Have you recently been through a family law settlement in relation to children or property? Have you obtained property or children’s Orders from the Court? If so, it is important to note that this is not the end of the matter. Like it is important getting up to the stage of obtaining Orders, it is just as important complying with those Orders.
What happens if the other party to the Orders fails to comply?
When a parenting or property Order is made, each person who is a party to the order must comply with it. If you allege another person has not followed an order, the following options are available:
- Attending Dispute Resolution; or
- Applying to a Court.
The law relating to the consequences of failing to comply with orders is complicated. What may appear as a failure to comply with an order to you may not be according to the law.
A person breaches an order if he or she:
- Intentionally fails to comply with the order; or
- Makes no reasonable attempt to comply with the order; or
- Intentionally prevents compliance with the order by a person who is bound by it; or
- Assists a contravention of the order by a person who is bound by it.
If a court decides a person has contravened a parenting order, it will consider whether the person had a reasonable excuse for contravening the order. Some examples of reasonable excuses that may satisfy the court include:
- The person did not understand the obligations imposed by the order; or
- The person reasonably believed that the actions constituting the contravention were necessary to protect the health and safety of a person, including the person was contravened the order or the child; and
- That the time of the contravention was not longer than was necessary to protect the health and safety of the person who contravened the order or the child.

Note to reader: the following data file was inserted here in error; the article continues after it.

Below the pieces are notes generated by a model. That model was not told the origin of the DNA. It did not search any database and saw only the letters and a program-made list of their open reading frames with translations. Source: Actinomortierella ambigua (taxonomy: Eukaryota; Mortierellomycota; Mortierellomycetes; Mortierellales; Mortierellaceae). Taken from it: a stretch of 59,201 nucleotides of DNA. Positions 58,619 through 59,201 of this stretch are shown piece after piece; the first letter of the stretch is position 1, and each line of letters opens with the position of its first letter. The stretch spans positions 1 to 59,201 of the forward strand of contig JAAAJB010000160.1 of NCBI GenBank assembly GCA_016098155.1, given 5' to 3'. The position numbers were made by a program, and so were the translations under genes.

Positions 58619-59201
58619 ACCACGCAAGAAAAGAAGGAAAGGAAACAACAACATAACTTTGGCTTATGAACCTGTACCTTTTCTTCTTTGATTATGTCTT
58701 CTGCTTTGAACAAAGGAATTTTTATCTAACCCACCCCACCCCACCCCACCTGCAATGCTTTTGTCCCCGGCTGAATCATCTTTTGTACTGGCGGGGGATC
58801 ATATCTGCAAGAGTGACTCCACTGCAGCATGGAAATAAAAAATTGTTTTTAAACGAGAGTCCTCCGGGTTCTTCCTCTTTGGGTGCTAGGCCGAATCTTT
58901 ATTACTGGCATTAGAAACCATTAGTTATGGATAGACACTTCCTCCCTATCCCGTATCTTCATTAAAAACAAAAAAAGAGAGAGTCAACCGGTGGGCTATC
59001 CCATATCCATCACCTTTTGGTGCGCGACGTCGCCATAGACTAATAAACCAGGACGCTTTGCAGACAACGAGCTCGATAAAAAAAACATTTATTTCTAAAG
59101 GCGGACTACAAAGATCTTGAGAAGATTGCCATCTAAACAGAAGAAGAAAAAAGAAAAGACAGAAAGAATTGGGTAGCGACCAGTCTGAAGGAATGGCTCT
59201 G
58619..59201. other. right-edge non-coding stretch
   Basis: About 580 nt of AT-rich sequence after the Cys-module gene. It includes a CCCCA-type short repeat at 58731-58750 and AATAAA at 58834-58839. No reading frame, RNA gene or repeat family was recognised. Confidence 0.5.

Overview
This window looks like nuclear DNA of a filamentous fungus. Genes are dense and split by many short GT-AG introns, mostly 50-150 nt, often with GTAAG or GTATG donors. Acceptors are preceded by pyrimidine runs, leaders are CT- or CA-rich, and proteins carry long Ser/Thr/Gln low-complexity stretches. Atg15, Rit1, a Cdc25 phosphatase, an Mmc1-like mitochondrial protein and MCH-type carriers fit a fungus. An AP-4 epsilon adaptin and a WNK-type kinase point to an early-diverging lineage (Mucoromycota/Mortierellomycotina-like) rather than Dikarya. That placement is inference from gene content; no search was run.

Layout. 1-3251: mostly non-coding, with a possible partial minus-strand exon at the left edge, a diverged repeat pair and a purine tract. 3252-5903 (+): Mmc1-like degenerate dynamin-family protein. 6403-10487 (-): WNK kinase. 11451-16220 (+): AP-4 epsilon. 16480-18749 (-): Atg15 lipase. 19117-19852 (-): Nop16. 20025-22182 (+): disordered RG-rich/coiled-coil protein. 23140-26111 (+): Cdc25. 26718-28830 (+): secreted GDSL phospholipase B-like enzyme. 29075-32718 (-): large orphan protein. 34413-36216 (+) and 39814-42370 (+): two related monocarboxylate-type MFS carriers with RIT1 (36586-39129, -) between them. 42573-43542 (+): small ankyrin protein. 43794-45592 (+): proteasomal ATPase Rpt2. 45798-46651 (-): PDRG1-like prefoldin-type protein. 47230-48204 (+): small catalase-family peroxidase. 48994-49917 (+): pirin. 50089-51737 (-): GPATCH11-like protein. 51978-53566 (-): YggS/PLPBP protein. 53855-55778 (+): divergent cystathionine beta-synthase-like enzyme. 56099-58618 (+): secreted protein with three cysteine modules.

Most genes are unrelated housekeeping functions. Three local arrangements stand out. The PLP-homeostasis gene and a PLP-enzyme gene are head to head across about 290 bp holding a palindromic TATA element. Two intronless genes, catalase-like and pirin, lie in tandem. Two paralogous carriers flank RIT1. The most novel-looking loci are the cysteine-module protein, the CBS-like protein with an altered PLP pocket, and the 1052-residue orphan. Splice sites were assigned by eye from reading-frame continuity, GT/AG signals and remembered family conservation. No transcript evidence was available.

A court may decide one of the following:
- The contravention alleged was not established; or
- The contravention was established but there was a reasonable excuse for contravention; or
- There was a less serious contravention without reasonable excuse; or
- There was a more serious contravention without reasonable excuse.
If the court finds that the contravention was without reasonable excuse, the person who has breached the order may be liable to the following:
- Attendance at a post separation parenting program;
- Provide compensation to the other party for time lost with a child as a result of the contravention;
- Enter into a bond;
- Pay all or some of the legal costs of the other parties;
- Pay compensation for reasonable expenses lost as a result of the contravention;
- Participate in community service;
- Pay a fine; or
In property matters, if the Orders provide for a person to sign documents and the person is refusing to sign, did you know you can request an officer of the Court that made the order to sign on behalf of the person?
If you are seeking to enforce the property order, you may apply for one of the following enforcement processes:
- Enforcement warrant; or
- Third party debt notice; or
- An enforcement hearing to seek sequestration of property, receivership or other appropriate orders.
To find out if there has been a contravention, whether a reasonable excuse applies and about the possible outcomes contact one of our Family Law Solicitors today.